4.00, p = .020*, η p 2 = 0.04

Aware

0.85, p = .358, η p 2 = 0.00

6.84, p = .001**, η p 2 = 0.06

1.70, p = .185, η p 2 = 0.02

Non-judgmental

0.70, p = .404, η p 2 = 0.00

4.14, p = .017*, η p 2 = 0.04

1.16, p = .316, η p 2 = 0.01

Non-reactive

0.03, p = .956, η p 2 = 0.00

0.46, p = .632, η p 2 = 0.00

2.91, p = .057, η p 2 = 0.03

*p < .05; **p < .01

Anxiety

The analysis of the anxiety score yielded only a significant main effect of grade (F(2199) = 3.40, p = .035). Tukey post hoc comparison revealed a lowering in the anxiety level between 2nd and 6th grades (p = .02).

Positive Feelings

The analysis of positive feelings yielded no significant results.

Discussion

In partial accordance with our hypotheses, we found lower levels of impulsivity in the mindful school, namely, in the 4th grade, and lowering levels of impulsivity as a function of grade, as measured by the proportion of commissions and reaction time in the CPT task. In addition, observed physical and verbal activity while performing the attention tasks among 4th graders and verbal activity among 6th graders were higher in the control school as compared to the mindful school. No significant differences between the schools were found in the 2nd grade.

In accordance with the assumption regarding the direct effects of mindfulness practice, we found higher mindfulness scores in the mindful school and higher mindfulness scores as a function of grade. This difference stems from significantly higher scores among 6th graders in the mindful school. These results suggest that, between the 2nd and 6th grades, mindfulness levels do not rise as a result of age, but of mindfulness training. The change in mindfulness possibly also allowed children to be more attentive to their own feelings and thoughts. Neuroimaging studies have found that mindfulness practice consistently alters gray matter volume in areas related to emotional experience (Fox et al. 2014), and that the volume in such areas is correlated with the interoceptive awareness of emotions (Critchley et al. 2004). Furthermore, individuals exposed to their emotions show a larger tendency to share the emotions of others (Wicker et al. 2003). Perhaps, this potential protective effect of mindfulness training preserves, and later enhances, children’s capacity for emotional understanding and identification with others. One can postulate that this might contribute to the non-violent atmosphere in the mindful school.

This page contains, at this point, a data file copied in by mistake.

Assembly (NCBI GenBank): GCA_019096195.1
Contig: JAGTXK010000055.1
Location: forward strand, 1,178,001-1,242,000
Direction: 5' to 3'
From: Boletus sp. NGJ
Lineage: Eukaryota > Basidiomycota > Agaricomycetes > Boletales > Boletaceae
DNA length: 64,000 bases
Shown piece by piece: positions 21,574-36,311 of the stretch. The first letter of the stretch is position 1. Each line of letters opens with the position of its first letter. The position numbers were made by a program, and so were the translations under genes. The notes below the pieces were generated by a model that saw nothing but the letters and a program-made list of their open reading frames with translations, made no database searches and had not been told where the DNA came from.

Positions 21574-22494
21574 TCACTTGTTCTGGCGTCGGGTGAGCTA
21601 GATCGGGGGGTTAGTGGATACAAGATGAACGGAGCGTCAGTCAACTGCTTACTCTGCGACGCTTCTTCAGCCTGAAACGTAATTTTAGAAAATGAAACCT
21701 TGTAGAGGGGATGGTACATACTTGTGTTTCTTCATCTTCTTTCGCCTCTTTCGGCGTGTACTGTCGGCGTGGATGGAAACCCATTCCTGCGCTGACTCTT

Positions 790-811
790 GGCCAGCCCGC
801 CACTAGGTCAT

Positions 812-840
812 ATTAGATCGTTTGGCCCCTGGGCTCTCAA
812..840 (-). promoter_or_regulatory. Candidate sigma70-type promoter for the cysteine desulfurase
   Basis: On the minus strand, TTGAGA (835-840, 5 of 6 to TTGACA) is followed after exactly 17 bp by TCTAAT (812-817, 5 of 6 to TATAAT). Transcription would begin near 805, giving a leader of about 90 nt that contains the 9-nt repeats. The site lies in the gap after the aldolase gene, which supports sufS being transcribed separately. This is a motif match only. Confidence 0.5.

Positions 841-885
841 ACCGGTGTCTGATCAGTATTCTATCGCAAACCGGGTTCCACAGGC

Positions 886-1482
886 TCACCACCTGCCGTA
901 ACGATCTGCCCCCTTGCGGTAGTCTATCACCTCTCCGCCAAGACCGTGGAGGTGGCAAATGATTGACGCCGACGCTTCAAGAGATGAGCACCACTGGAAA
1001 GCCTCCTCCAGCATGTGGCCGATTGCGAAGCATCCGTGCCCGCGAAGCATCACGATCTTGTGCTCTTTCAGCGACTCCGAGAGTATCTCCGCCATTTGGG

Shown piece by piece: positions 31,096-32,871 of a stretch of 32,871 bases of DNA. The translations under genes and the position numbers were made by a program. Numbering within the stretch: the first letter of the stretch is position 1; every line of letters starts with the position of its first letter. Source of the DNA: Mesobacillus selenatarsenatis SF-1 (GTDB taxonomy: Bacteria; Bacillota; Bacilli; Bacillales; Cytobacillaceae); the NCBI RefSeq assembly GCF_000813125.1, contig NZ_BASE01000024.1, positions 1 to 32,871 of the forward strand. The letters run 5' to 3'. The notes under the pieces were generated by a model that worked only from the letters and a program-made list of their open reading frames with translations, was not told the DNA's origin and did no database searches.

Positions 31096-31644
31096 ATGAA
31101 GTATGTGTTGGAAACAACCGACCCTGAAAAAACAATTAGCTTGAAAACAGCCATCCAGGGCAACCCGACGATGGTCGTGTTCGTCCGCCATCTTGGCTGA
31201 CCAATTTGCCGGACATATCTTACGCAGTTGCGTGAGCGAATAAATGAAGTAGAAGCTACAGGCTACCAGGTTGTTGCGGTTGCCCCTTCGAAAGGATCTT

As this was a quasi-experimental field study, the lack of randomization precludes the reliable determination whether the mindfulness training was responsible for the evident decreased impulsivity among the 4th graders in the mindful school. Nonetheless, the pattern of increased mindfulness, already observed in the 4th grade, and continuing through the 6th grade, which mirrors the inter-group differences in impulsivity, suggests that the mindfulness training possibly contributed to this difference.

As the percentage of girls in the two schools differed, one possible artifact explaining our results could have been gender; however, the lack of interactions between gender and school and/or class rules out this alternative explanation.

In line with our hypotheses, we found higher levels of executive attention as a function of grade. The analysis of the interaction between school and grade revealed an approaching significant higher level of executive attention, in the 4th grade in the mindful school. It seems that this effect was influenced by a significant initial difference between the schools, as the improvement from 2nd to 4th grade was similar in both schools. In concordance with this observation, higher levels as a function of age were also observed in sustained attention.